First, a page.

FIG. 6A is a schematic diagram of exemplary circuitry for the charge controller 408 and the energy storage means 410. The exemplary charge controller 408A is a noncontrollable type charge controller and includes a diode 602 and a resistor 603. The anode of diode 602 is connected to node 510. The cathode of diode 602 is connected to a first end of resistor 603. Resistor 603 has a second end connected to HSV 451. In this exemplary charge controller 408A, the diode 602 prevents the reverse flow of current from the energy storage means 410 and requires that the voltage generated by the voltage regulator be greater than the voltage of the energy storage means by at least the turn on threshold of the diode 602. Resistor 603 is appropriately selected in accordance with the characteristics of the energy storage means so that excessive current is not provided to the energy storage means during charging. Alternate non-controllable type charge controllers 408B and 408C are illustrated in FIG. 6A and operate similar to charge controller 408A. Charge controller 408B includes the diode 602 and a PFET transistor 604 in a resistor configuration with its gate tied to the low level voltage supply 450. Charge controller 408C includes the diode 602 and an NFET transistor 605 in a resistor configuration with its gate tied to a high voltage source, in this case its own drain. Also the charge controller 408 may be a variable type charge controller 408D-408G as illustrated in FIG. 6B with a variable control means such as current controller 615. A variable type charge controller may be used to control the charge rate, reduce battery memory phenomena of rechargeable batteries, or perform other charge control functions. Generally, the charge control is tailored to the characteristics of the energy storage means and limits the maximum current flow including completely shutting off current flow to the battery. Current controller 615 is an error amplifier that compares a reference input 618 with the feedback received from the high level supply voltage 451. Depending upon the amount of error the resistance of transistors 606-609 are varied by the proper control signal generated on output 617 from the current controller 615. Referring to FIG. 6B, the variable charge controller 408D includes the current controller 615, a diode 602 and a PFET transistor 606 with its gate tied to a variable voltage source 617 received from the current controller 615. Variable charge controller 408E includes the current controller 615, the diode 602 and an NFET transistor 607 with its gate tied to a variable voltage source 617 received from the current controller 615. Variable charge controller 408F includes the current controller 615, the diode 602 and a PNP bipolar transistor 607 with its base tied to a variable current source 617 received from the current controller 615. Variable charge controller 408G includes the current controller 615, the diode 602 and an NPN bipolar transistor 609 with its base tied to a variable current source 617 received from the current controller 615. While diode 602 has been described as being consistent with the charge controllers 408D-408G, diode 602 is not always necessary and may be eliminated in some cases. The exemplary energy storage means 410A is a rechargeable battery 610. The positive terminal of the rechargeable battery 610 is connected to HSV 451. The negative terminal of the rechargeable battery 610 is connected to LSV 450. In the case of smart cards or RFID transceivers, the rechargeable battery preferably is a thin rechargeable battery and may have a nominal voltage of around 3 volts between LSV 450 and HSV 451 in order to provide power to an integrated circuit chip. Alternatively, the energy storage means 410B includes a capacitor 611 for holding charge. Referring to FIG. 4, power manager 412 can receive the HSV 451 provided by the energy storage means 410 and appropriately power the remaining components within the electrostatic transceiver 102 over the device power line 460 in a manner consistent with the desired design of power control and management within the electrostatic transceiver 102.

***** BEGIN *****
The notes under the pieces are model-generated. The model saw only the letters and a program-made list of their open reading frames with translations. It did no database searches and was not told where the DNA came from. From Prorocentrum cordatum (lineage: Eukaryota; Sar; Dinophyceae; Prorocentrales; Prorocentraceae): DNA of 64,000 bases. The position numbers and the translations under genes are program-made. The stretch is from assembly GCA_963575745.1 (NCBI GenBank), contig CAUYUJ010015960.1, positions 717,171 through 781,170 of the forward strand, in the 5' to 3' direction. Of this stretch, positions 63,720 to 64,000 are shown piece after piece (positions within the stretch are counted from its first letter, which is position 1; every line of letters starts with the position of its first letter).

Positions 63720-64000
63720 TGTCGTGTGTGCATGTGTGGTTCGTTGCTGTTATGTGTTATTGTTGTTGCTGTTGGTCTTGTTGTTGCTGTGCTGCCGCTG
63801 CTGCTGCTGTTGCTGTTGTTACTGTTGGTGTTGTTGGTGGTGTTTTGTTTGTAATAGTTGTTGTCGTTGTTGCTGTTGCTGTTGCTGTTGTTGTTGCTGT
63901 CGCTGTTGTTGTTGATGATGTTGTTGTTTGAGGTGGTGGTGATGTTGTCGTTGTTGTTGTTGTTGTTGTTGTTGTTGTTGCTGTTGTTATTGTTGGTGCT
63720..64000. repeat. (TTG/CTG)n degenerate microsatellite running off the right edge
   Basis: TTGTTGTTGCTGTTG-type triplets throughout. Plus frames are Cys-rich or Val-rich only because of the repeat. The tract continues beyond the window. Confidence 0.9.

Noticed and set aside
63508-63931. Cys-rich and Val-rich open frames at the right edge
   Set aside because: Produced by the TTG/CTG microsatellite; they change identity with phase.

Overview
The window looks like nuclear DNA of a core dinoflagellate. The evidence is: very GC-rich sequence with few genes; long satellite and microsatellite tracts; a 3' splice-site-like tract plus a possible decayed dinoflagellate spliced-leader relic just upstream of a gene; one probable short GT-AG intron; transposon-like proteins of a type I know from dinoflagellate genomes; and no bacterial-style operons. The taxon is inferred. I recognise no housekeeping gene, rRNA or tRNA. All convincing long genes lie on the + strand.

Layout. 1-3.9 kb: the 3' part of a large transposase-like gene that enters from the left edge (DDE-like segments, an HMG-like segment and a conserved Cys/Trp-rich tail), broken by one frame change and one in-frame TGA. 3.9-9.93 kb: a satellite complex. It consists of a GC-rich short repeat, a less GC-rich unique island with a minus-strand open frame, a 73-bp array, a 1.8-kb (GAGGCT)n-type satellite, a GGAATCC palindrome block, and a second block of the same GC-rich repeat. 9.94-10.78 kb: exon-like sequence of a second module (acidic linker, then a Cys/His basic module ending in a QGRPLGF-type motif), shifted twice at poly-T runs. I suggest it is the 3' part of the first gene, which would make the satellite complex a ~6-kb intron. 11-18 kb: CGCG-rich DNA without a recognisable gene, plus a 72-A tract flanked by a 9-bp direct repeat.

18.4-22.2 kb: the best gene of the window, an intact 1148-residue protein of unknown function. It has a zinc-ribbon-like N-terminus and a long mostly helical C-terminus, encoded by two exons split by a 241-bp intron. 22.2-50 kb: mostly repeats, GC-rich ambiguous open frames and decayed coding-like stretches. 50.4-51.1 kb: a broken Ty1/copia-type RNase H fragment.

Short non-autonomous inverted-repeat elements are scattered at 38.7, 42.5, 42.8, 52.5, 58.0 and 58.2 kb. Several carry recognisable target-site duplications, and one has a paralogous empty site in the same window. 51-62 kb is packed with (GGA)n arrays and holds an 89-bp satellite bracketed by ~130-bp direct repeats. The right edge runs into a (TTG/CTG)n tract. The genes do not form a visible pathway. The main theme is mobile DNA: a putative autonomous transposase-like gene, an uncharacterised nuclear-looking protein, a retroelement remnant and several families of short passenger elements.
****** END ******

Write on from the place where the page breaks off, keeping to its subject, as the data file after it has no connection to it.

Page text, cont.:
FIG. 7 illustrates a second embodiment of the present invention of an electrostatic and electromagnetic charging system 700 which can simultaneously charge the energy storage means and communicate information by means of inductive coupling or capacitive coupling. The electrostatic and electromagnetic charging system 700 may include the electrostatic reader 101, host computer system 103, electromagnetic reader 701, electromagnetic reader 721, a host computer system 703, and an electrostatic/electromagnetic transceiver 702. While both electromagnetic reader 701 and electromagnetic reader 721 are illustrated in FIG. 7 both are not required in system 700. Electromagnetic reader 701 illustrates a reader having separate coils for receiving and transmitting while electromagnetic reader 721 illustrates a lower cost reader having a single coil for receiving and transmitting electromagnetic signals. The electromagnetic reader 701 and electromagnetic reader 721 are similar in functionality to the electrostatic reader 101 however they couple to active devices such as electrostatic/electromagnetic transceiver 702 by means of electromagnetic coupling. In order to couple electromagnetically, electromagnetic reader 701 uses a first electromagnetic coil 705 and a second electromagnetic coil 706 to respectively transmit or receive an electromagnetic signal by means of an AC electromagnetic field. Electromagnetic reader 721 uses an electromagnetic coil 725 to respectively transmit or receive an electromagnetic signal by means of electromagnetic radio waves. Electromagnetic reader 701 includes an exciter 711, a receiver 712, a demodulator 713, and processor 714. Processor 714 of the electromagnetic reader 701 includes a host interface for communicating with the host computer system 703. Electromagnetic reader 721 includes an exciter 731, a receiver 732, a demodulator 733, and processor 734. Processor 734 of the electromagnetic reader 721 includes a host interface for communicating with the host computer system 723. The electromagnetic reader 701 and electromagnetic reader 721 operate functionally similar to the electrostatic reader 101 described above. While the exciter in the electrostatic reader 101 generates a first excitation signal, the exciter 711 generates a second excitation signal for transmission as an electromagnetic radio wave to excite and charge the electrostatic/electromagnetic transceiver 702. Electrostatic/electromagnetic transceiver 702 includes coil 715 and capacitor 716, a parallel resonant circuit, in order to electromagnetically couple to the coils 705 and 706 of the electromagnetic reader 701. Electrostatic/electromagnetic transceiver 702 includes electrostatic electrode 112 and 113 for interfacing and capacitively coupling to the electrostatic reader 101. Electrostatic/electromagnetic transceiver 702 operates functionally similar to the electrostatic transceiver 102 described above.